Although subscriptions are now an accepted means of circulation there are certain environmental facts that must be overcome. Subscription marketing is still just a small element of publishing as a whole, so you will need support from all areas of your business. You will be regularly fighting for understanding, cooperation and an adequate budget. Selling to your potential subscribers can only be done once the internal fight is won.

Why you can’t fight alone
Each person’s ideas must be handled with great care or you’ll find you have created an enemy in the camp.

Why is this? Editor and finance directors rarely need to explain their procedures. So why are you constantly challenged on yours?

Your position won’t receive the same respect because those you are trying to convince have all received a subscriptions promotion and have thrown it away. They therefore assume the mailing piece has failed. This is why the direct marketing industry is rarely held in high regard, except by some who work in it.

I personally regard our branch of direct marketing as embodying all that is great about running an independent business: you die or get rich by results.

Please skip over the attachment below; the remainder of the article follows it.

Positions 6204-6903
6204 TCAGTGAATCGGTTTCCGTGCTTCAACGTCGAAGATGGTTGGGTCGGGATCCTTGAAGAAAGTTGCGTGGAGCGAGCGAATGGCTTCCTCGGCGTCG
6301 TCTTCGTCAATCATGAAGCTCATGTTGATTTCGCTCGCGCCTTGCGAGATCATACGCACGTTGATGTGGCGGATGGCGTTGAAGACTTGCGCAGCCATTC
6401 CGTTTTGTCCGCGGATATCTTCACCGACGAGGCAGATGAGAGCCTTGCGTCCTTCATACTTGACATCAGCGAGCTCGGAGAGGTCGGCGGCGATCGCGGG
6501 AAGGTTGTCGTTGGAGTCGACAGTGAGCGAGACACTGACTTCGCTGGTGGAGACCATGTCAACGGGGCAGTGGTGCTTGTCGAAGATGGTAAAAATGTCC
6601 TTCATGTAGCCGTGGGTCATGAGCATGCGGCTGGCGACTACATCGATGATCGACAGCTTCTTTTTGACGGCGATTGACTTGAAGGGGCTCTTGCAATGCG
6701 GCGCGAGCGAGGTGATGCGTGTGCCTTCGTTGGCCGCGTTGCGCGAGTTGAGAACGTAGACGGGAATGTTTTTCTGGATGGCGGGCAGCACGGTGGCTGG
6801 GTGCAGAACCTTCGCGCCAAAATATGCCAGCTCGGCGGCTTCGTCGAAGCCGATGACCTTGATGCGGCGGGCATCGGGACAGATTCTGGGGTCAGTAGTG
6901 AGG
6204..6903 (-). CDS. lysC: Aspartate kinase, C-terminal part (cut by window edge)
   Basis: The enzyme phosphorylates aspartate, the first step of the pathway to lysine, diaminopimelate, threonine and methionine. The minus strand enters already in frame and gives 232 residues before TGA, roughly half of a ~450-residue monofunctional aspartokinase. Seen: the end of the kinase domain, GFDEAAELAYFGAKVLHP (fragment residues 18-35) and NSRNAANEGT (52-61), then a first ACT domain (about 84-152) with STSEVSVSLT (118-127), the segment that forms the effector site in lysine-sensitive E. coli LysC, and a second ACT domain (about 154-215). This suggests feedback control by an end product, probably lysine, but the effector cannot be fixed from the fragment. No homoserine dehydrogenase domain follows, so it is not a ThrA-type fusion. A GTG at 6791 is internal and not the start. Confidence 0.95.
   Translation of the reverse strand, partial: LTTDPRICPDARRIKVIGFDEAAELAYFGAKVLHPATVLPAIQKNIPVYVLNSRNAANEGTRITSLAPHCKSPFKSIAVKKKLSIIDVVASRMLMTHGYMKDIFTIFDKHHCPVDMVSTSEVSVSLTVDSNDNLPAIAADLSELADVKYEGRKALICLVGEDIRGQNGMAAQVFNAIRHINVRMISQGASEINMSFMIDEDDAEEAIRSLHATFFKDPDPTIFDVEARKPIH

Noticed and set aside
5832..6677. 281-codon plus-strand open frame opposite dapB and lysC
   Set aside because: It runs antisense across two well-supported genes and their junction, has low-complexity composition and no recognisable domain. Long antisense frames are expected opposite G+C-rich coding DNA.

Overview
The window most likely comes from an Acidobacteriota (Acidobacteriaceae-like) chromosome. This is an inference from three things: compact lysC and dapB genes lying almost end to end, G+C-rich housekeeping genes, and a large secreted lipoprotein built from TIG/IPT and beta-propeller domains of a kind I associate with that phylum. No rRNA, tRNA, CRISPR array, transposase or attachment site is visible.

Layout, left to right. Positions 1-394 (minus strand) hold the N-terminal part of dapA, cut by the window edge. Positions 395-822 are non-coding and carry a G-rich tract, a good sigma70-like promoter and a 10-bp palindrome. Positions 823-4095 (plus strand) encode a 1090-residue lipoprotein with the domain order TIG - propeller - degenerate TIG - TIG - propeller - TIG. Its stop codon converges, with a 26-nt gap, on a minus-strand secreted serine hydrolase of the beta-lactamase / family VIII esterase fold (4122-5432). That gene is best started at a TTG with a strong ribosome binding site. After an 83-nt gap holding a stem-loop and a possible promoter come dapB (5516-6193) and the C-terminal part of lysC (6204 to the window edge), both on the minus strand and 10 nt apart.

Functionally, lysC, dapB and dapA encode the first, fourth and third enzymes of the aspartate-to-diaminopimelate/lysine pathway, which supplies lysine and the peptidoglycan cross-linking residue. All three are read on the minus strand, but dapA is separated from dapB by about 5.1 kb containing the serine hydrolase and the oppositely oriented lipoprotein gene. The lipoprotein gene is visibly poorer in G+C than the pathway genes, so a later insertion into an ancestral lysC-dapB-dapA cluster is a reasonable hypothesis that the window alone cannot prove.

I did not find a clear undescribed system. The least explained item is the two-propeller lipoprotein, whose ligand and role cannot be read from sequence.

You find the only people who always appreciate our work are those interested in the cheque and credit card payments that come flowing in.

We know that not everyone can edit or do accounting. But an editor or finance director will rarely recognise that the application of good common sense, while extremely useful in their job and in meetings, doesn’t work with subscriptions marketing. This is why we hear statements like (and these are all real):

“No one reads these long letters. People need to see a sample copy. An order form with a copy of the magazine enclosed would be better” (Editor of a magazine for parents).

“Our readers are in the personal finance field and highly unlikely to be interested in a wristwatch calculator” (Board director of publishing company)

“We don’t like this outsert on the front cover. It will hide the cover-lines and newstrade sales will drop. Research done by COMAG found that cover-lines have most influence on a reader’s purchase” (Editor and Managing Editor of a consumer magazine)

“Readers won’t subscribe just to get a plastic stop-watch. I don’t want to be associated with these gimmicks” (Editor of athletics magazine)

“Nobody will read this!! This is really indigestable. Nobody will wade through it — even the highlights!” (Director and Editor of environmental and finance magazines commenting on an eight page letter)